BookBrowse Reviews I Contain Multitudes by Ed Yong

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I Contain Multitudes

The Microbes Within Us and a Grander View of Life

by Ed Yong

I Contain Multitudes by Ed Yong X
I Contain Multitudes by Ed Yong
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  • First Published:
    Aug 2016, 368 pages

    Jan 2018, 256 pages


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Book Reviewed by:
James Broderick
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About this Book



An award-winning science writer brings his zest for microbial life to his treatise on the mind-boggling varieties of single-celled organisms in the universe.

If a stranger were to accost you on the street and tell you that, from birth, you have never been alone – and that, even at this moment, there are untold millions who are swarming about you, unseen but guiding your life, you'd probably think that person was a nut. And he might well be. Or it might just be science writer Ed Yong, who clearly looks at the world differently than most people:

I see the city's microbial underbelly – the rich seam of life that coats it, and moves through it on gusts of wind and currents of water and mobile bags of flesh. I see friends shaking hands, saying 'how do you do,' and exchanging living organisms. I see people walking down the street, ejecting clouds of themselves in their wake.

I'm lucky if I can just keep from bumping into people at the mall. Which in some ways makes me – and I suppose, most of us non-scientific types – the perfect audience for I Contain Multitudes, Yong's encomium to bacterium. Yong brings to his celebration of these single-celled organisms the two qualities you want in any science writer: enthusiasm for his subject, and a metaphorical mind. Yong's zeal for his subject matter is, if you'll pardon me, infectious; and his gift for metaphor and analogy helps make palpable the mind-bending scope of the subject matter ("there are more bacteria in your gut than there are stars in our galaxy.")

An award-winning science writer for The Atlantic, Yong not only knows the subject matter but also seems to genuinely love it. He even has a favorite microbe, called Wolbachia, "breathtaking in its behavior and majestic in its appeal." Readers might not emerge from Yong's narrative tour of microbial history with a personal favorite, but they likely will be impressed with the staying power of this unseen armada of organisms. As the book makes clear, long before humans inhabited the planet – in fact, pretty much from the beginning – microbes of all sorts were the only life form, dominating the earth for billions of years: "All the visible organisms that we're familiar with, everything that springs to mind when we think of 'nature', are late-comers to life's story. They are part of the coda. For most of the tale, microbes were the only living things on Earth…they had sole run of the planet."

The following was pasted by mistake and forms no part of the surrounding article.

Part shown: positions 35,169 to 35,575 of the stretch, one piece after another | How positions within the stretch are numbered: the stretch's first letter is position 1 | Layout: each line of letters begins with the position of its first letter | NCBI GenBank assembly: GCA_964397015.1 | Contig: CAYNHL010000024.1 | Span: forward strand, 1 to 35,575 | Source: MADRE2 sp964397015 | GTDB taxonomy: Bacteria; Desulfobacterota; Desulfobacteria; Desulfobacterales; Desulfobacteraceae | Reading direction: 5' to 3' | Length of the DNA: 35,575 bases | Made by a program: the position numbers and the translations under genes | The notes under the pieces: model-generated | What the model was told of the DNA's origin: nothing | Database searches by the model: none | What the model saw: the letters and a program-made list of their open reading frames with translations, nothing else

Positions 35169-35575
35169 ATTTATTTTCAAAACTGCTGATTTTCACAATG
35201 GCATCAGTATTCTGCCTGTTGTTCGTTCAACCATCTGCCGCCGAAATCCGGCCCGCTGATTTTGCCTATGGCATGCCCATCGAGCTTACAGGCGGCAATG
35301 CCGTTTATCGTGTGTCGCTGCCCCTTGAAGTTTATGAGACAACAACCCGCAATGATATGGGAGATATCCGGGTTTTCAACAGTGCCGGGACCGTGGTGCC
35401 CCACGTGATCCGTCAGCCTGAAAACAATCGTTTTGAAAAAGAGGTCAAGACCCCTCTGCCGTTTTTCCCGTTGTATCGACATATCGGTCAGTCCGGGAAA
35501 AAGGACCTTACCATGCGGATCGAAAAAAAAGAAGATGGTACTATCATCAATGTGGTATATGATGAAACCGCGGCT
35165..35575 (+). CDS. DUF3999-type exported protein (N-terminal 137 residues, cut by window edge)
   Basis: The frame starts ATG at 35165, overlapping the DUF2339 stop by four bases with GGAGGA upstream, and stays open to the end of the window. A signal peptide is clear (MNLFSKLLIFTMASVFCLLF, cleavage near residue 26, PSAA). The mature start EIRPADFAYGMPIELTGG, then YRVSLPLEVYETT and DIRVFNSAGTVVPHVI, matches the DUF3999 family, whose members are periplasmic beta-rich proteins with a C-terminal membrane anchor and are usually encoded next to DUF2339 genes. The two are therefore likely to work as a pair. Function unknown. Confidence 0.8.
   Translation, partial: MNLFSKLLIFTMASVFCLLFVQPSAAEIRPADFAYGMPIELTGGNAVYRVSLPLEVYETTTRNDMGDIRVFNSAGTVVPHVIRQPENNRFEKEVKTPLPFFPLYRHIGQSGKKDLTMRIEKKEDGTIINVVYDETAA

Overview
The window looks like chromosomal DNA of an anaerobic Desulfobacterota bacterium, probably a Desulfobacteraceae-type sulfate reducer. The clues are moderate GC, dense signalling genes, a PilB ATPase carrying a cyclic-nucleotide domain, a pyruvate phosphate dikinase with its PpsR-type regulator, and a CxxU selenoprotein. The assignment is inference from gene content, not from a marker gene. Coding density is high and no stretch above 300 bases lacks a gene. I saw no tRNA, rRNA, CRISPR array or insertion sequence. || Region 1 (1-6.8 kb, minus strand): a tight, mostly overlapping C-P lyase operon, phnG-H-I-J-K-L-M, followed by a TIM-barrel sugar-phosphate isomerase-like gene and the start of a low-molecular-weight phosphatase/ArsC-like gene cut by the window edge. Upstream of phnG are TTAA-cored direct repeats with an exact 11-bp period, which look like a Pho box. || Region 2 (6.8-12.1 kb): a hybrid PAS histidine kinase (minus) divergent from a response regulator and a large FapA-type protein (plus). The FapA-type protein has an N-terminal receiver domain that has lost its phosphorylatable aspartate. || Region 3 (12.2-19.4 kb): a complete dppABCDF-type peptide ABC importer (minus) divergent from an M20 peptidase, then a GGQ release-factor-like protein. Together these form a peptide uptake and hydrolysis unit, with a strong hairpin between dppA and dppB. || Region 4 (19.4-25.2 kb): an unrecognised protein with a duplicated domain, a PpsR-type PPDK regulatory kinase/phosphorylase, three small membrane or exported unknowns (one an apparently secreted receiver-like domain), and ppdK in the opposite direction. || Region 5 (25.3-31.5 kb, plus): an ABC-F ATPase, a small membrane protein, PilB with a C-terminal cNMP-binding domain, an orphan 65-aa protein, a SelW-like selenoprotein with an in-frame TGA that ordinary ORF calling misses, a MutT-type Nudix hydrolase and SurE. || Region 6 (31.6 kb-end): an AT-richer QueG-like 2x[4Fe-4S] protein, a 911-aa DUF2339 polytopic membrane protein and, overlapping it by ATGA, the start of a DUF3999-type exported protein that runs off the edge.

Most of the book involves Yong's relating in highly readable prose the journey of discovery and classification of microbes that began with the seventeenth century Dutchman Antoni van Leeuwenhoek, an early developer of magnifying lenses (see 'Beyond the Book'), to scientists today doing gene splicing of microbes found in places ranging from vents at the bottom of the sea, buried in Antarctic ice, the digestive tract of ants, to the doorknobs of well-heeled suburbanites. Not only does Yong want us to be aware of the microbial world, he wants us to stop bashing it. Microbes are our friend, he asserts – a counter to the germophobe position that has so many people reaching for hand sanitizer and anti-bacterial soap after every unprotected encounter: "The traditional view of the immune system is full of military metaphors and antagonistic lingo. We see it as a defense force that discriminates self (our own cells) from non-self (microbes and everything else), and eradicates the latter. But now we see that microbes craft and tune our immune system in the first place!"

I Contain Multitudes makes microbes as interesting as one could hope for, but for many readers, I suspect there might simply be a limit to their depth of fascination with this tiny, teeming legion of life. The book has no real plot, but rather consists of discussion about hundreds of experiments in labs across the world, aimed at isolating, identifying, and understanding the role of these innumerable invaders. The characters Yong has found who spend their lives peering through microscopes or monitoring petri dishes are as colorful and diverse as the life they are chronicling, but there's a sort of sameness that creeps into the narrative. To be wildly (and perhaps unfairly) reductive, when you've seen one microbe, you've seen them all. (Or, more properly for the lay person, when you've not seen one microbe, you've not seen them all.)

Still, many will be at least a little bit inclined, after reading this work, to affirm the book's subtitle promise of a "grander view of life." Yong promises early in the book that "Once we understand how similar we are, and how deeply the ties between animals and microbes extend, our view of the world will become immeasurably enriched." Perhaps so, but I have enough trouble getting past the idea that every sentence of this review I write puts my fingers in contact with millions of microbes hiding on my keyboard. I'll think more about enrichment after I get done washing my hands.

Reviewed by James Broderick

This review was originally published in The BookBrowse Review in September 2016, and has been updated for the January 2018 edition. Click here to go to this issue.

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Beyond the Book:
  The Father of Microbiology


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